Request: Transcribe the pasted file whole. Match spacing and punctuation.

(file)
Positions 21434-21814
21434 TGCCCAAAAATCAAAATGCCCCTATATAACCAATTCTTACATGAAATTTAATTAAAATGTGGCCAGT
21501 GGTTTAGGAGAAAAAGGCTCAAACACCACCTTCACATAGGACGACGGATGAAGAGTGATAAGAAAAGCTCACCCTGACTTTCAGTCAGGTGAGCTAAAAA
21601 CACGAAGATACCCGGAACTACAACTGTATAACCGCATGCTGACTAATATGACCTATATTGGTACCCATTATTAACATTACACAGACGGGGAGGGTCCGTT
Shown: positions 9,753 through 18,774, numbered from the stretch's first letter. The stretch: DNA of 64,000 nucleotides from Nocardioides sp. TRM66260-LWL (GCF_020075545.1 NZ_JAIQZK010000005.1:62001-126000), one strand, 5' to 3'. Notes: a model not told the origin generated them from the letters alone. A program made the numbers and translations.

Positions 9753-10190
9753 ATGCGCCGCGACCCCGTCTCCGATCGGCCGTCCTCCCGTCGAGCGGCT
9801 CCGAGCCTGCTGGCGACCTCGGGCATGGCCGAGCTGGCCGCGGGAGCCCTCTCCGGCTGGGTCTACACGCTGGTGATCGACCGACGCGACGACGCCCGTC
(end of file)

Positions 21434-21814
21434 TGCCCAAAAATCAAAATGCCCCTATATAACCAATTCTTACATGAAATTTAATTAAAATGTGGCCAGT
21501 GGTTTAGGAGAAAAAGGCTCAAACACCACCTTCACATAGGACGACGGATGAAGAGTGATAAGAAAAGCTCACCCTGACTTTCAGTCAGGTGAGCTAAAAA
21601 CACGAAGATACCCGGAACTACAACTGTATAACCGCATGCTGACTAATATGACCTATATTGGTACCCATTATTAACATTACACAGACGGGGAGGGTCCGTT
Shown: positions 9,753 through 18,774, numbered from the stretch's first letter. The stretch: DNA of 64,000 nucleotides from Nocardioides sp. TRM66260-LWL (GCF_020075545.1 NZ_JAIQZK010000005.1:62001-126000), one strand, 5' to 3'. Notes: a model not told the origin generated them from the letters alone. A program made the numbers and translations.

Positions 9753-10190
9753 ATGCGCCGCGACCCCGTCTCCGATCGGCCGTCCTCCCGTCGAGCGGCT
9801 CCGAGCCTGCTGGCGACCTCGGGCATGGCCGAGCTGGCCGCGGGAGCCCTCTCCGGCTGGGTCTACACGCTGGTGATCGACCGACGCGACGACGCCCGTC